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Growing Dill in Central Texas

Anethum graveolens


Apiaceae family


This versatile, feathery-leaved herb is fairly low-maintenance and thrives in Central Texas. This adaptable herb can be grown in garden beds, containers, and interspersed among other garden companions in a fruit tree guild or food forest environment.



Dill in the Garden Ecosystem


Dill's a gorgeous plant with feathery fronds and bright yellow flower clusters in the summer. Like fennel, parsley, and other plants in the Apiaceae family, it has compound umbels with pretty flowers and seeds that are easy to collect.


Dill plants make a great addition to any butterfly garden, as serve as host to swallowtail butterfly larvae. We always grow zinnias, cosmos, and easy-to-sow summer annual flowers as companion plants and the butterflies go nuts.


It grows best in well-draining soil, plenty of sunlight and is a wonderful addition to both herb gardens and ornamental landscapes. Like cilantro, lettuce, and arugula, we toss dill seeds in the blank spaces in our garden. That way we have plenty for the pollinators and for us.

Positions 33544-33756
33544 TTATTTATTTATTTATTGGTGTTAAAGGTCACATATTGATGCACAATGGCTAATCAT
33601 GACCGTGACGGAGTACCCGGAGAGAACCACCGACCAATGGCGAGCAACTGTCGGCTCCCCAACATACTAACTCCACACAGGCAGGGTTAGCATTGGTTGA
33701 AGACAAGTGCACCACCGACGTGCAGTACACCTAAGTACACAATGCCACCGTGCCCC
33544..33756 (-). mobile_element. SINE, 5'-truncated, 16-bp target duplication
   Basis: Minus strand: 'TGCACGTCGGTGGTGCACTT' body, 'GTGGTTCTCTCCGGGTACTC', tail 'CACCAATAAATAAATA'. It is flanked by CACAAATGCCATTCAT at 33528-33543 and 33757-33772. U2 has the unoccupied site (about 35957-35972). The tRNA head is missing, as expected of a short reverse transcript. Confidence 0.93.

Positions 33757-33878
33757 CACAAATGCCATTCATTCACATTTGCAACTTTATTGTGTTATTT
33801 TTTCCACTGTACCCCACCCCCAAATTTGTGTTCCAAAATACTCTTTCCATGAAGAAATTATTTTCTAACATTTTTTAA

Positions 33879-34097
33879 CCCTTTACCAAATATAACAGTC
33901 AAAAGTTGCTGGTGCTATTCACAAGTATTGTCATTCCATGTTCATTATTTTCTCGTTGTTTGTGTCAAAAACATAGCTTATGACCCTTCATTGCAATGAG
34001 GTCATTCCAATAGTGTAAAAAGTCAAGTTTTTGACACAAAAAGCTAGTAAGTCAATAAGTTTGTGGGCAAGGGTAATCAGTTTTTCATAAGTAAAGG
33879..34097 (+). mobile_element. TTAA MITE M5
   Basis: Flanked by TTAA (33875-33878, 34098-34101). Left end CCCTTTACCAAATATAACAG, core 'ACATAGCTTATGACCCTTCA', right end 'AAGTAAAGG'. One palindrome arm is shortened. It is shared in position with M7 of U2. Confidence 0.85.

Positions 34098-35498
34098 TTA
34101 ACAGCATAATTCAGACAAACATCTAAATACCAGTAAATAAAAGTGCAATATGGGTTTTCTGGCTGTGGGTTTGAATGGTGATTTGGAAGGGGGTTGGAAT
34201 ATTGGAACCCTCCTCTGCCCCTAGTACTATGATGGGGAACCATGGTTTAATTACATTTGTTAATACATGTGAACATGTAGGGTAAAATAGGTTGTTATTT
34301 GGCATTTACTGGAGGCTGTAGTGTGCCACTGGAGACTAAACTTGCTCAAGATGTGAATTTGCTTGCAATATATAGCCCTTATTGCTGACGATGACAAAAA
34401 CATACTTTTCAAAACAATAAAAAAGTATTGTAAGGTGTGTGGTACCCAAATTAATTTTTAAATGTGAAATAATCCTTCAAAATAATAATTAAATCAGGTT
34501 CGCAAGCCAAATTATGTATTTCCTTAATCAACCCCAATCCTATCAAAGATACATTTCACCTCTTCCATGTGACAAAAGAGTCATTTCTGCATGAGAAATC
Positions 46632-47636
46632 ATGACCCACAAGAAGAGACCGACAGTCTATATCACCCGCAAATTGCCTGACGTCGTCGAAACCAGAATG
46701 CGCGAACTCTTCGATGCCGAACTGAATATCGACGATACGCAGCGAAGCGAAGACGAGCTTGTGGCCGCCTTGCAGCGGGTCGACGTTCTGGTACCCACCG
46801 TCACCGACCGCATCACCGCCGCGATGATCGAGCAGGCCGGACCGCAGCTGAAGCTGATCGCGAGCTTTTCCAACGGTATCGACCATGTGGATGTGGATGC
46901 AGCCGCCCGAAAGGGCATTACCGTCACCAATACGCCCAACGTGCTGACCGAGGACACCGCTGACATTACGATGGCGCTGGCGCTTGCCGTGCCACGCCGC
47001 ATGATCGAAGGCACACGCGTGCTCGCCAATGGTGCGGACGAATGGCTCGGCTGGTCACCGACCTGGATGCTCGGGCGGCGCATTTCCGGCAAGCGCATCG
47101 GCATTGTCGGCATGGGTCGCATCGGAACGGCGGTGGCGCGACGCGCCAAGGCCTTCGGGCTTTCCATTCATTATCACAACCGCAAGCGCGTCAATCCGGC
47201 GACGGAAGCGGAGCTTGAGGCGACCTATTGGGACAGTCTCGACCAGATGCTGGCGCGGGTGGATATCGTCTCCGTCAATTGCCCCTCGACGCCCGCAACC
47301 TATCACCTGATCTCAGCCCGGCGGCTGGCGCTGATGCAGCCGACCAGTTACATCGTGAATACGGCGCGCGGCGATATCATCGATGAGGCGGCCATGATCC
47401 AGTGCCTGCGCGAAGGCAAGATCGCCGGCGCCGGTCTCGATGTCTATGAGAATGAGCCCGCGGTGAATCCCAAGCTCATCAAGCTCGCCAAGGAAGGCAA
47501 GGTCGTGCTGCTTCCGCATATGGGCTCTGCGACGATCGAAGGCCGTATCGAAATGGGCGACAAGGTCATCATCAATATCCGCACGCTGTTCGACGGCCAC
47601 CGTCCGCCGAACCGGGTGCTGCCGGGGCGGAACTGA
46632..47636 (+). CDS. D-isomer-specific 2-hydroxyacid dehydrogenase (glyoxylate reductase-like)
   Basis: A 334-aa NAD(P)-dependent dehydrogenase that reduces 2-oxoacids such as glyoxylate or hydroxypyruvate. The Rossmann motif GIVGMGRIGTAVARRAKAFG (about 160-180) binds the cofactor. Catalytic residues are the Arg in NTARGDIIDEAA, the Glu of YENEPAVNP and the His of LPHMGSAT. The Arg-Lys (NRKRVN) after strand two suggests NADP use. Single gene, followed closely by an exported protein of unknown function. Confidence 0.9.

Harvesting Dill

Harvest dill when the leaves are young and vibrant, as this is when they’re most flavorful. Gather the leaves and seeds as needed, ensuring a continuous supply throughout the growing season.


Propagating Dill

Dill is an annual herb that readily produces seeds, allowing for easy propagation. Simply let a few plants go to seed, and you’ll likely find volunteer seedlings in subsequent growing seasons. You can also start them in containers to transplant out to the garden in the spring and fall.


Working with Dill

Dill’s fresh leaves and seeds enhance the flavor of pickles, salads, and a wide range of culinary creations. And like fennel, dill makes a helpful digestive aid.

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